New York city police on Friday announced the busting of what was described as “the biggest ID scam in American history” after arresting 111 people including Guyanese who allegedly made bogus credit cards as part of
a Queens-based scam that cost consumers, banks
and retailers a whopping US$13 million.
The New York Post reported that the alleged scammers — members of five organized forged credit card and identity theft rings — had ties to Europe, Asia, Africa and the Middle East. At a news conference the NYPD and Queens District Attorney’s office said that the people arrested are charged in 10 indictments with stealing the personal credit information of thousands of American and European consumers, costing the cardholders, financial institutions and retail businesses more than $13 million in losses over a 16-month period.
“This is by far the largest – and certainly among the most sophisticated – identity theft/credit card fraud cases that law enforcement has come across,” Queens DA Richard Brown was quoted as saying. Eighty-six of the defendants are in custody, while another 25 are wanted, authorities said.
“Many of the defendants charged today are accused of going on nationwide shopping sprees, staying at five-star hotels, renting luxury automobiles and private jets, and purchasing tens of thousands of dollars worth of high-end electronics and expensive handbags and jewelry with forged credit cards that contained the account information of unsuspecting consumers,” said Brown.
Police Commissioner Ray Kelly said the scammers “victimized thousands of Americans, including innocent New Yorkers. They produced reams of fake credit cards. They weren’t holdups at gunpoint, but the impact on victims was the same. They were robbed.”
“These thieves even posted pictures of themselves on social network at sites of high-end hotels and rented cars in high-end villas,” he added, according to the Post. Brown said that more than 90 people connected to the scam have been charged in five indictments charging 784 pattern acts with, among other crimes, enterprise corruption under New York’s Organized Crime Control Act.
He also said they are also accused of allegedly being members and associates of organized criminal enterprises that operated between May 2010 and last month, scheming to defraud thousands of American Express, Visa, MasterCard and Discover Card customers.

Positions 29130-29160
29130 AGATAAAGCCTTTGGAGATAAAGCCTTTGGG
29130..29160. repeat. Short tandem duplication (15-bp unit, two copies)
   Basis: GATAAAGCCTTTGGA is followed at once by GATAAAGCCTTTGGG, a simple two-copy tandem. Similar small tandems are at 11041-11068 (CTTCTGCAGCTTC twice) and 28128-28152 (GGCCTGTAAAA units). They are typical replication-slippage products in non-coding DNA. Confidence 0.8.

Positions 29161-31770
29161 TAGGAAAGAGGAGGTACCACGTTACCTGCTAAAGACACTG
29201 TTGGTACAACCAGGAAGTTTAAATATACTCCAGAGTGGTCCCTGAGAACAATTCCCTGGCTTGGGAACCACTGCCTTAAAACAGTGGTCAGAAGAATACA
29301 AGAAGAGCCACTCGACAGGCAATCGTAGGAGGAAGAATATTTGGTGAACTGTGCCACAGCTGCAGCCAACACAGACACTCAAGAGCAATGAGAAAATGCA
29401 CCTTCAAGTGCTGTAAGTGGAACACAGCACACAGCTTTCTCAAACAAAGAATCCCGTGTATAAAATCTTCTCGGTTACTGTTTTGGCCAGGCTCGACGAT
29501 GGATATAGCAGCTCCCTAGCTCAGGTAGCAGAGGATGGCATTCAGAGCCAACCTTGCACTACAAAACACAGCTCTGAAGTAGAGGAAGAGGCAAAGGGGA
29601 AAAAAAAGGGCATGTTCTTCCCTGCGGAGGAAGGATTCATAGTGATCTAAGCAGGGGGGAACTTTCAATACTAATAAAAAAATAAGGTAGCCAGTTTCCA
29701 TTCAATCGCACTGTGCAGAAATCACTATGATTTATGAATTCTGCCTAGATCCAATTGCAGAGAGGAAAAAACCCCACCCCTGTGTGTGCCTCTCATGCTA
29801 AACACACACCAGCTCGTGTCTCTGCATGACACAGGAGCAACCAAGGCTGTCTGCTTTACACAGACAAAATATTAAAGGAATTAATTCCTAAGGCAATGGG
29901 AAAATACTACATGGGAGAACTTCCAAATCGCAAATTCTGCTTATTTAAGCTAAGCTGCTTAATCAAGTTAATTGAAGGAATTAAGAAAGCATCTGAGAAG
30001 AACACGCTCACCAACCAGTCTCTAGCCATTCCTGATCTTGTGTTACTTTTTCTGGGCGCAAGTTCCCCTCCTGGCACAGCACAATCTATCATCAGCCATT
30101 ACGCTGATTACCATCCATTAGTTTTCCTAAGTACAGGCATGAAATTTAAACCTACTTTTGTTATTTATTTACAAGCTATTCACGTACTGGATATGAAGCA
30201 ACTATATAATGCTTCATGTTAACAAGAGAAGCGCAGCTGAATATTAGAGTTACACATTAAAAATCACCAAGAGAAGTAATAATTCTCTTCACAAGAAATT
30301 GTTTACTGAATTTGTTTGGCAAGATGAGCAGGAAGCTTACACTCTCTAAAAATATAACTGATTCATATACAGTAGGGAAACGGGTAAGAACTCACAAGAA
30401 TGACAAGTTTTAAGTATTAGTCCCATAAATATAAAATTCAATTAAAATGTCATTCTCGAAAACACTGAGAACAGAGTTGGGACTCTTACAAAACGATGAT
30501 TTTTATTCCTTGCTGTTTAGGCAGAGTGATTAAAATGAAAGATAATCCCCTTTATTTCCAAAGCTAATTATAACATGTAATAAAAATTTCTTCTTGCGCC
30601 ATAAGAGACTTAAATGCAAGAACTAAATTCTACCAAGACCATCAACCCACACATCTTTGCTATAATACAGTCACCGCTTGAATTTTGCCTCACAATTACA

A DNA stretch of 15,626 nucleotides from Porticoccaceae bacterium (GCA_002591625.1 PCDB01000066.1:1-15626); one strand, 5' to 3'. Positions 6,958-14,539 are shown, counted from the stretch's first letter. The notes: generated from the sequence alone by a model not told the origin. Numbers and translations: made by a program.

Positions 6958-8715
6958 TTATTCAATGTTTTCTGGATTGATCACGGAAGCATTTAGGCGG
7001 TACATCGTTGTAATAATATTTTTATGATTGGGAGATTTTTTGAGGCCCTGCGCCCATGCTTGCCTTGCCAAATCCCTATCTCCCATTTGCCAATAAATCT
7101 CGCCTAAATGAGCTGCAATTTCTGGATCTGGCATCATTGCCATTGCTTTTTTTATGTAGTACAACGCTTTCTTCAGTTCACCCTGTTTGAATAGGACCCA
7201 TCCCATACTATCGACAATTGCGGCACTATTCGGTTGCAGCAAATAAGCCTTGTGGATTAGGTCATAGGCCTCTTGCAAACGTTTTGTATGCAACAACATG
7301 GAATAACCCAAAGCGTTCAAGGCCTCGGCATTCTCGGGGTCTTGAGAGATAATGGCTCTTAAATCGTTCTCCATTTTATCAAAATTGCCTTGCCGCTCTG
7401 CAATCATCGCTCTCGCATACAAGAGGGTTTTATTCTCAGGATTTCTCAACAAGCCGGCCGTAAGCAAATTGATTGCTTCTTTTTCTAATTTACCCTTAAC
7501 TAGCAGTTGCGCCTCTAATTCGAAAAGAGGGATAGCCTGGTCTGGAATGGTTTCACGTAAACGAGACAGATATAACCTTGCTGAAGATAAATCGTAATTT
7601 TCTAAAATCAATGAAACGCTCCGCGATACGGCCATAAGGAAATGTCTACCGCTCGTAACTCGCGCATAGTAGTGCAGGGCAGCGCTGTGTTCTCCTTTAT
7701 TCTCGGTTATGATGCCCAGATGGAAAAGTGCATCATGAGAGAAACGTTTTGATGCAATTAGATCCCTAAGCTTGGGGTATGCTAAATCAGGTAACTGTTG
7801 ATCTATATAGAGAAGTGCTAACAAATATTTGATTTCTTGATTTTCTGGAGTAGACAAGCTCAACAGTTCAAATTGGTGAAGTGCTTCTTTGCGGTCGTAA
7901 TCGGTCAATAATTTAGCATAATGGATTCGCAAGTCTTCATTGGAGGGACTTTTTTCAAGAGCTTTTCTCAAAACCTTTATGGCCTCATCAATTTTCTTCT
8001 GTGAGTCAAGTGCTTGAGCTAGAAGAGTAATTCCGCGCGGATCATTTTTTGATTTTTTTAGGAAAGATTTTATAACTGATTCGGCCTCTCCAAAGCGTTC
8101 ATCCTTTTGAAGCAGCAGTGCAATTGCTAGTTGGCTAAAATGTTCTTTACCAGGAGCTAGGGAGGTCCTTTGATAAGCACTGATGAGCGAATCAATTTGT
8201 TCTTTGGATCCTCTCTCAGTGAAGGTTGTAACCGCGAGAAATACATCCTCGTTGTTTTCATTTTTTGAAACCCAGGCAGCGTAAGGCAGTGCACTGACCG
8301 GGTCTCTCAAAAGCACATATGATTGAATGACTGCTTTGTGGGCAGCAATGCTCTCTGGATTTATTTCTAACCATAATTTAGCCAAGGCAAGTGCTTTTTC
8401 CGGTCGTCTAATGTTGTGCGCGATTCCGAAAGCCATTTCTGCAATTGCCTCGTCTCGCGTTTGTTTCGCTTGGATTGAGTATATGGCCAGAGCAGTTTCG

According to the indictments, the defendants fraudulently obtained credit card account numbers and then used that to make forged credit and ID cards. Once the counterfeit cards were created, according to the indictments, they were ultimately given to teams of “shoppers” who were sent out on shopping expeditions in New York, Florida, Massachusetts, Los Angeles and other parts of the US to buy designer handbags, video game consoles and jewelry.
The types of goods purchased included iPads, iPhones, Blackberries, Rolex watches, Macbook Pro, Gucci and Louis Vuitton handbags from Nordstrom, Macy’s and Bloomingdale’s.
It is alleged that during the shopping sprees, some of the people used forged credit cards to stay at such five-star hotels as the Fontainbleau and The Royal Palm in Miami Beach and the Las Casitas Village, the high-end private villas of the El Conquistor in Puerto Rico, the Post reported. They are also allegedly used forged credit cards to rent such luxury cars such as Lamborghinis and Porsches and, in one case, a private jet to take them from New York to Florida.
Kelly said ID theft rings are “getting more and more sophisticated” as the years go on, according to the report. “We’re seeing thieves on the cutting edge,” said Kelly. “The schemes and imagination are mind-boggling.”
In an earlier report, the Post said that one of the rings was led by Amar Singh, who was described in court papers as “overseeing the entire operation” — including an army of shoppers and fences to convert high-end goods to cash. Singh is reportedly Guyanese.
Singh allegedly received blank credit cards and account numbers from his contacts and had a whole crew of henchmen to help cash in with the phony plastic. To complete the ruse, the crew allegedly forged identity cards.
The Post reported that sources said that Singh employed his girlfriend, Neaj Punjani Singh, 21, as his top lieutenant — and that she would receive the high-ticket items purchased with the fake cards and funnel the cash through her personal bank account. Both Singhs were held on US$1 million bail, the Post reported.